For some reason, we talk about the global economy and its advantages and disadvantages as if it’s some revolutionary idea we’ve come up since WWII. Not at all. And now that relationships and economies around the world are feeling somewhat fragile, we’re thinking that the global economy may shrink to a former shadow of its former self. Perhaps in the short term, but history would suggest that people around the world have always seen many benefits in trading what they have to offer for what others have to offer, regardless if it’s been by sailing ships, camels, mules, horses, container ships, airplanes, or over the Internet. Let’s take a look.
The Silk Road. 130 BC – 1453 AD
The Chinese sold silk (for a very long time they were the only ones who knew how to make it and it was in high demand), but they also traded teas, salt, sugar, porcelain, and spices. It was a long trip, and merchants didn’t have a lot of spare room for questionable goods, so most of what they traded was high-end stuff. They brought back things like cotton, ivory, wool, gold, and silver.
Spice Route (aka Maritime Silk Road). 2000 BC – 1498 AD
Traders on the sea-based Spice Route bought and sold goods from port to port. The principal and most profitable goods they traded in were spices – surprise, surprise. As early as 2000 BC, spices such as cinnamon from Sri Lanka and cassia from China found their way along the Spice Route to the Middle East. Non-spice goods included ivory, silk, porcelain, metals and gemstones. But along with precious goods they also exchanged knowledge: knowledge of new peoples and their religions, languages, expertise, artistic and scientific skills. The ports along the Spice Route (Maritime Silk Road) acted as melting pots for ideas and information, from one port to the next.
Incense Route. 7th century BC – 3rd century AD
The Incense Route, a path spanning more than 1,200 miles, was used by traders and their camel caravans to carry frankincense and myrrh, collected in Ethiopia, Somalia, and southern Arabia and dispatched from Yemen and Oman, through the Negev desert, to the Mediterranean port in Gaza. The route took about 62 days to traverse, according to the notable Roman author Pliny the Elder, with around 65 stops along the way where traders and their camel caravans could rest, recharge and sell their goods.
A local population called the Nabateans primarily controlled this route, operating four major cities along the way—Haluza, Mamshit, Avdat and Shivta—as well as multiple fortresses protecting the route from robbers. The overland incense route transitioned to a primarily maritime route beginning around the last century BC.
Amber Road. 1900 BC – 300 BC
These roads were the earliest in Europe, probably used between 1900 BC and 300 BC by Etruscan and Greek traders to transport amber and tin from northern Europe to points on the Mediterranean and Adriatic seas. Like frankincense and myrrh, amber was held in somewhat higher regard then than now! The breast ornament of the Egyptian pharaoh Tutankhamen (c. 1333–1324 BC) contains large Baltic amber beads. Baltic amber beads were found at Mycenae when the site was uncovered in Greece after thousands of years. The quantity of amber in the Royal Tomb of Qatna, Syria, is unrivalled in ancient BC sites in the Levant and the Ancient Near East. Amber was sent from the North Sea to the temple of Apollo at Delphi as an offering. Clearly a valued commodity. From the Black Sea, trade in amber could continue to Asia along the Silk Road.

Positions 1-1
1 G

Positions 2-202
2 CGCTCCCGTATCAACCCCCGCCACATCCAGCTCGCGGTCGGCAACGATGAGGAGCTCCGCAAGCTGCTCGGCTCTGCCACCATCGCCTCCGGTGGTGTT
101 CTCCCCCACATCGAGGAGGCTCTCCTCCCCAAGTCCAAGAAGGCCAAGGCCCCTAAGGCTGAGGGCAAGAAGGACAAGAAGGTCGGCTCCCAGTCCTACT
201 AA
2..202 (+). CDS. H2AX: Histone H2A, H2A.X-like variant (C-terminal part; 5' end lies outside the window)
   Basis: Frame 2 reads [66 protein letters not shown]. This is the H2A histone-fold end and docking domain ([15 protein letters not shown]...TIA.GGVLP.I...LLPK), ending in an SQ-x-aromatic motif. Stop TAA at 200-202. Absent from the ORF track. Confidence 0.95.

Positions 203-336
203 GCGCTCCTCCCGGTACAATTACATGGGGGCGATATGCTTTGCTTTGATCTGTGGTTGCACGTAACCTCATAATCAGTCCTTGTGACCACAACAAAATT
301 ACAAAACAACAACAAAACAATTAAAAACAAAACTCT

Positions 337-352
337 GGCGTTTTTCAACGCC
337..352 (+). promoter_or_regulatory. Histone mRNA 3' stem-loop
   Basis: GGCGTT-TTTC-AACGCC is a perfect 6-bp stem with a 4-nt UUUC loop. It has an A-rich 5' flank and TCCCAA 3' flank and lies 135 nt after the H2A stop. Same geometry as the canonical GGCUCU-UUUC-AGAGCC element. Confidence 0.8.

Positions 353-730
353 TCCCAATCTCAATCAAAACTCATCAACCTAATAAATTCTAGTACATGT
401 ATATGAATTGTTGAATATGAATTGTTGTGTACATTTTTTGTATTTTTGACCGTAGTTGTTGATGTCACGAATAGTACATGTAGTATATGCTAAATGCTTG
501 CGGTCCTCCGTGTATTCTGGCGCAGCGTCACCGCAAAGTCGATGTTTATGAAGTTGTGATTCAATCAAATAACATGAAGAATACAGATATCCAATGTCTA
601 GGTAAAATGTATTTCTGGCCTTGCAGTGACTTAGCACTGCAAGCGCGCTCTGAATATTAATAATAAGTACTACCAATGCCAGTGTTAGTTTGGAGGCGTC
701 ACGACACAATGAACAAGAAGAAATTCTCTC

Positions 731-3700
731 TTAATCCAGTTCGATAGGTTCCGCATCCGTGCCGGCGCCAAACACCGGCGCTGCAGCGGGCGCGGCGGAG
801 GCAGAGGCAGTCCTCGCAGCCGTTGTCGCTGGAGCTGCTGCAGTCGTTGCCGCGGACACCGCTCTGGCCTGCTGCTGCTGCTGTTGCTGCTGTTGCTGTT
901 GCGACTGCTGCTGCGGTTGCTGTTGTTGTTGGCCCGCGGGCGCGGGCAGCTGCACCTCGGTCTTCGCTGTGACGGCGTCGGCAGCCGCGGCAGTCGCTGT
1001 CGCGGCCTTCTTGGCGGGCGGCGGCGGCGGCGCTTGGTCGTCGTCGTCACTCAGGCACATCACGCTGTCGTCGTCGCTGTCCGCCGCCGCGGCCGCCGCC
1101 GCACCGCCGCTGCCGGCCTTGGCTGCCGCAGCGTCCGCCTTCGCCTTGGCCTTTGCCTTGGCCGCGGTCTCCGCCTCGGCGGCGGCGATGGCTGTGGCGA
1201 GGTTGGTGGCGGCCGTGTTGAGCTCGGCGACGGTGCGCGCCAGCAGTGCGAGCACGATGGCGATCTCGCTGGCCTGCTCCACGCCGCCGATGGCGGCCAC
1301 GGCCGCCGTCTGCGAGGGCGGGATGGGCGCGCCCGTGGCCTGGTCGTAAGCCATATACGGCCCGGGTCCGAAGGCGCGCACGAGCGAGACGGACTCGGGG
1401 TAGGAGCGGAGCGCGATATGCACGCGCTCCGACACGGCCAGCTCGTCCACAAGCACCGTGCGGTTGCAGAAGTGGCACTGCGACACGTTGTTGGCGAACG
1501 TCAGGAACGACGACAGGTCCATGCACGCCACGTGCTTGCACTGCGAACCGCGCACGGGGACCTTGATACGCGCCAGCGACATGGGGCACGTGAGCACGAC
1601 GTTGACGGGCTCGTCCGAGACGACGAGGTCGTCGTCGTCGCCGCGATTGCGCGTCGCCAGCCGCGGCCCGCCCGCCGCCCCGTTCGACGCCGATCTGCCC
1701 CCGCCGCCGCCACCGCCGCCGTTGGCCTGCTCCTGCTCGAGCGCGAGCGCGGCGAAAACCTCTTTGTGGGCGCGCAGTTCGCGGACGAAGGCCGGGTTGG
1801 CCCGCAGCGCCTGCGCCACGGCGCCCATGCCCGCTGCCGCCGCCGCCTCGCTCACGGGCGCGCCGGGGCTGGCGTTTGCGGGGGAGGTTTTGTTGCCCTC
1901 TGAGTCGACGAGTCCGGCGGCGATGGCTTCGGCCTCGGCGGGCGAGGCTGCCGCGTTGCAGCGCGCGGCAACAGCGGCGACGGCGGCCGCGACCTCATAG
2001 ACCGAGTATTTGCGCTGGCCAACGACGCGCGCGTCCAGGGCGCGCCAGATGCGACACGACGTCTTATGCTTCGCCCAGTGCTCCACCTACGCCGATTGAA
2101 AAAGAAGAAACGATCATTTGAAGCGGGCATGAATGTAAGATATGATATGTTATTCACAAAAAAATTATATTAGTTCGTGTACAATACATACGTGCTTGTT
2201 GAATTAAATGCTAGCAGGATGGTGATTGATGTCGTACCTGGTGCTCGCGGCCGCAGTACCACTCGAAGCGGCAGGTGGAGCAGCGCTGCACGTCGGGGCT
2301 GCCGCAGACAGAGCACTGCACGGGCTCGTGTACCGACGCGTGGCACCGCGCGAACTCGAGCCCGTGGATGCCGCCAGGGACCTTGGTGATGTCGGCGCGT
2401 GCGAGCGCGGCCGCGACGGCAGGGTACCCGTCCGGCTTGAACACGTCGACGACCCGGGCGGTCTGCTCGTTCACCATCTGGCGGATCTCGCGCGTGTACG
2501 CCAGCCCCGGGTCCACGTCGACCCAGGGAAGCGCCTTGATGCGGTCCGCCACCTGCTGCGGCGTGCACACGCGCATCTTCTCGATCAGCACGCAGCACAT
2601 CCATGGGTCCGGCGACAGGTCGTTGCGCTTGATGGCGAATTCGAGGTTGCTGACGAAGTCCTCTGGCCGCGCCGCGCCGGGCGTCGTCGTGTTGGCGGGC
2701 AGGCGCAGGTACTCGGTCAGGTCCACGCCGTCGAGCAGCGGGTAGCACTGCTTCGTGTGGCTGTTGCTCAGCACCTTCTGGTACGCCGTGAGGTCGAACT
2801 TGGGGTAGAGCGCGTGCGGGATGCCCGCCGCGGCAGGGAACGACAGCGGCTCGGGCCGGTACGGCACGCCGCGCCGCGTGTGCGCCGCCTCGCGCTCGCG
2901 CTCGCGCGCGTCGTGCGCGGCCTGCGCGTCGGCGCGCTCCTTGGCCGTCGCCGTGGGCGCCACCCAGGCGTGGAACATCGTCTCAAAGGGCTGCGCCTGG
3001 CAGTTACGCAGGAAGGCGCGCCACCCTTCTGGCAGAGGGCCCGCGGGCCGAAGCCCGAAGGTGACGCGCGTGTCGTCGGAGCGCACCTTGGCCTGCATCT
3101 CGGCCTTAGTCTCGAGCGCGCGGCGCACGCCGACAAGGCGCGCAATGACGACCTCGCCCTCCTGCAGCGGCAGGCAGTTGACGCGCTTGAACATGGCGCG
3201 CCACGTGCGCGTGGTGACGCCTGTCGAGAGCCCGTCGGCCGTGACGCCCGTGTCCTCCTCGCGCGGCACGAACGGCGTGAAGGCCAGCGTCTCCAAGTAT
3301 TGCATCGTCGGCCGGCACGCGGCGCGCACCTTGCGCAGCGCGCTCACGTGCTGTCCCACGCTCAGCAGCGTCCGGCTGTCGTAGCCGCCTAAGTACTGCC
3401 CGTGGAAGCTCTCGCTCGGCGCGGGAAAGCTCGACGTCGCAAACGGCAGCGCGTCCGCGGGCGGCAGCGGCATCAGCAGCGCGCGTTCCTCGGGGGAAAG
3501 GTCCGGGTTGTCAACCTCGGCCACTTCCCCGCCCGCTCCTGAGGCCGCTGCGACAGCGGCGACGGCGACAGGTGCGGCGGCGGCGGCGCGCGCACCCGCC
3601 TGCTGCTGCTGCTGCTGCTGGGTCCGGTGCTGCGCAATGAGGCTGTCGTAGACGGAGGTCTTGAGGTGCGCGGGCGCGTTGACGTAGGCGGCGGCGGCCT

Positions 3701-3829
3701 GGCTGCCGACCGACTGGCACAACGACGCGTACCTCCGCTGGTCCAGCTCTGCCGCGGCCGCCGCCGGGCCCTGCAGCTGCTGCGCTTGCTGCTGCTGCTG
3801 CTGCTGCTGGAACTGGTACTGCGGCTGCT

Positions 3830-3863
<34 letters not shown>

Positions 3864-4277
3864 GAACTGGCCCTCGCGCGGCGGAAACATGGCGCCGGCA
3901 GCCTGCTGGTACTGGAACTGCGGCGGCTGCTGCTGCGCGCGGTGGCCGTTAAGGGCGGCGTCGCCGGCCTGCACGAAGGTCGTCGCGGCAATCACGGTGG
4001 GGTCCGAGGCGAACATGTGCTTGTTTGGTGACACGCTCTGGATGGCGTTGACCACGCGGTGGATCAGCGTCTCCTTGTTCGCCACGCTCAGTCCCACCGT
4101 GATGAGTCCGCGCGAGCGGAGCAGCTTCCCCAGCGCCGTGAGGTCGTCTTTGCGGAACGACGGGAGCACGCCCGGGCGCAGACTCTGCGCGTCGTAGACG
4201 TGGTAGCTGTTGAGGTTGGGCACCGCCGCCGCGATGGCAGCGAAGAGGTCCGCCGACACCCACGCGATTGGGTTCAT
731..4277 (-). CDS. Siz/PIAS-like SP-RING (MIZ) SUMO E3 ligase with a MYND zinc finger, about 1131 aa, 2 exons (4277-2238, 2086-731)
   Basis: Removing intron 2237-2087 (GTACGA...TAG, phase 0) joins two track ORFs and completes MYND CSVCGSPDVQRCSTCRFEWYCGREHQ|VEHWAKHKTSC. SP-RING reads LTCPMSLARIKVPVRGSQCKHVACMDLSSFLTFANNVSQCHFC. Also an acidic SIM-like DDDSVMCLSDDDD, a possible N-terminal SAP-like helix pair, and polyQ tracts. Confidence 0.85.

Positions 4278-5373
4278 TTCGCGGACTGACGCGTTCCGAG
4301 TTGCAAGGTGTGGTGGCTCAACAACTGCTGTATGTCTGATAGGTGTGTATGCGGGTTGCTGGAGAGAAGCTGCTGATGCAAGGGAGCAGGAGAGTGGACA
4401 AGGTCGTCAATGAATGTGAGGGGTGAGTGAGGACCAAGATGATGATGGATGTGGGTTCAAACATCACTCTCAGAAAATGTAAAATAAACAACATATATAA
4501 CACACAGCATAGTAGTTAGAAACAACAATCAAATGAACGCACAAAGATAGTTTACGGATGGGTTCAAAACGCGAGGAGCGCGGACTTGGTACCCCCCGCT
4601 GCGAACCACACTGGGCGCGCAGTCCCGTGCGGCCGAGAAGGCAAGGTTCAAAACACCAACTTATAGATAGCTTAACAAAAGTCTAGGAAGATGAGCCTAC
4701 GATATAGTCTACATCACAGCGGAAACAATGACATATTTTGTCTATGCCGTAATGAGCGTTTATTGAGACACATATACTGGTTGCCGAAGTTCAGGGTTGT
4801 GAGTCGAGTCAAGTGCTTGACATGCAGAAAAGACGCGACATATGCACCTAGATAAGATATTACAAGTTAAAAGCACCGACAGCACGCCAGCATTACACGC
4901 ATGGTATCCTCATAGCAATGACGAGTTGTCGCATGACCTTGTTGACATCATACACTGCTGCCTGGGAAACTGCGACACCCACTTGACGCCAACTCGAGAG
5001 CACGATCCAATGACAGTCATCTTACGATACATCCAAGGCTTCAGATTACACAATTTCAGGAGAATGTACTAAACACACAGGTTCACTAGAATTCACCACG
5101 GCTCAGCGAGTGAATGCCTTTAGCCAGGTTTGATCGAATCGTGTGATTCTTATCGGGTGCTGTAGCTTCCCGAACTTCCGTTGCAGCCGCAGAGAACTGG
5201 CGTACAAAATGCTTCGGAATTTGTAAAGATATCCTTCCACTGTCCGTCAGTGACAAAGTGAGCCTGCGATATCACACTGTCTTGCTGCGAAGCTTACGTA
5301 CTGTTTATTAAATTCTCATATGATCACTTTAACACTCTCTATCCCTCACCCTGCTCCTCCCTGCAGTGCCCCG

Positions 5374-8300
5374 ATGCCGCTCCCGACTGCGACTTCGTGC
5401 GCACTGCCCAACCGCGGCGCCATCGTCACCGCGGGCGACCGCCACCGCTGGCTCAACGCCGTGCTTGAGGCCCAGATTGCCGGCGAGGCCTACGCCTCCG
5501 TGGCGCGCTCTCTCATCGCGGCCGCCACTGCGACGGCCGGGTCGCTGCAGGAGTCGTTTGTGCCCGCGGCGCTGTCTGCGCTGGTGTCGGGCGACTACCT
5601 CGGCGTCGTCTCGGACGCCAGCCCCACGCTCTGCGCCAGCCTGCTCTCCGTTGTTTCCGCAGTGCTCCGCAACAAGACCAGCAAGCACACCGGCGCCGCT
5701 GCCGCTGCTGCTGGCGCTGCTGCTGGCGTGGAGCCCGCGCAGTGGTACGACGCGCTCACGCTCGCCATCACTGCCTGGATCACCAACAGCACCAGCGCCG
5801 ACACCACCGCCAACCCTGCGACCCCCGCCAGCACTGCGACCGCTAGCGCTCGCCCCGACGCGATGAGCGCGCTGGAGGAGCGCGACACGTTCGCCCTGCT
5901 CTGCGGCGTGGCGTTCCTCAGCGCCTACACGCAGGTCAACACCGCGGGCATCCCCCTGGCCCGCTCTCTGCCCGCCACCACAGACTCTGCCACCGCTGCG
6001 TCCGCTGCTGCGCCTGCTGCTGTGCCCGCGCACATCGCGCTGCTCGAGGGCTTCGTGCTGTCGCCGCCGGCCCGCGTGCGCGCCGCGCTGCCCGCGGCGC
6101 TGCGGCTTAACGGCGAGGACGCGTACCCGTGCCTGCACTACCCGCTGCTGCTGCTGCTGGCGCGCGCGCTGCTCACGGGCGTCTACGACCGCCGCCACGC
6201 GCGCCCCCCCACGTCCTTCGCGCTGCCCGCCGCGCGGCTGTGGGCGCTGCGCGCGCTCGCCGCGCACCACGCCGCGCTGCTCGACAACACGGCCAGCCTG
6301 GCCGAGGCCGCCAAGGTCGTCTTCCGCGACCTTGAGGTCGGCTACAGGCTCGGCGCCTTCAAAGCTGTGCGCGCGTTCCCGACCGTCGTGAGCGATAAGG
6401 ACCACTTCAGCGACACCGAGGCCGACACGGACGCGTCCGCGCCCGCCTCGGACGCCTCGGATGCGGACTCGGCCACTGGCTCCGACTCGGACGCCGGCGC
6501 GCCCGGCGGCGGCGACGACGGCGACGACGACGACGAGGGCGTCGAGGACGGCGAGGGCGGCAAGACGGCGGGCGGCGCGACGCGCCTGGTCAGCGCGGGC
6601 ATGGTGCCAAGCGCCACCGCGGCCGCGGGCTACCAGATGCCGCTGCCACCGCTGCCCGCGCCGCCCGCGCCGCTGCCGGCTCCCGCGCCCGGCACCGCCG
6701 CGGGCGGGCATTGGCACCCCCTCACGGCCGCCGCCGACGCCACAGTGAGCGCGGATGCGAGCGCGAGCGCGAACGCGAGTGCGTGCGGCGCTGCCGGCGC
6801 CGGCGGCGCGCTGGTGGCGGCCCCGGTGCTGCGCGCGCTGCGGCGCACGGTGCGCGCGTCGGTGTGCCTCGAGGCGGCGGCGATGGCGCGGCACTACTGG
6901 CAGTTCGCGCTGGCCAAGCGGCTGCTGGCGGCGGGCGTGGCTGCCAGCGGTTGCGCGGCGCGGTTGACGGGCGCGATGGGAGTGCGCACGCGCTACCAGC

Tea Horse Road. 6th century AD – 20th century AD
The Ancient Tea Horse Road within China was a trade route mainly through Yunnan, Sichuan, and Tibet. From the 6th century all the way to the 20th century, people in Sichuan and Yunnan provinces traveled by foot and horseback with pack horses to exchange tea for horses with people in Tibet — and thus the pathway was called the Tea Horse Road. But the broader Tea Horse Road linked Sichuan, Yunnan, and Tibet, stretched across Bhutan, Sikkim, Nepal, and India, and then reached the Middle East, and even the Red Sea coast of Egypt.
The broad Ancient Tea Horse Road rivaled the Silk Road trade routes for importance, and as the longest ancient trade road in the world, at more than 10,000 kilometers in length, and including traversing the forests and rivers of the Himalayas, it was definitely the toughest to travel. It gives new meaning to the notion of going the distance for a good cup of tea!
Ancient Tin Route. Approx. 1400 BC – 1200 BC
Little is known about this Bronze Age route. There had been speculation that the Phoenicians had traveled as far as Cornwall in what’s now the UK to mine their tin, but the latest speculation seems to be that it was the Mycenaeans who sailed out of the Mediterranean and up to the coast of Britain to acquire the tin needed to mix with copper to get the bronze they craved. Tin ingots recently found in shipwrecks off the coasts of Israel and Turkey have been determined to be Cornish tin, dating from the 13th and 12th centuries BC.
Quite remarkable what people knew and what they did, way back then.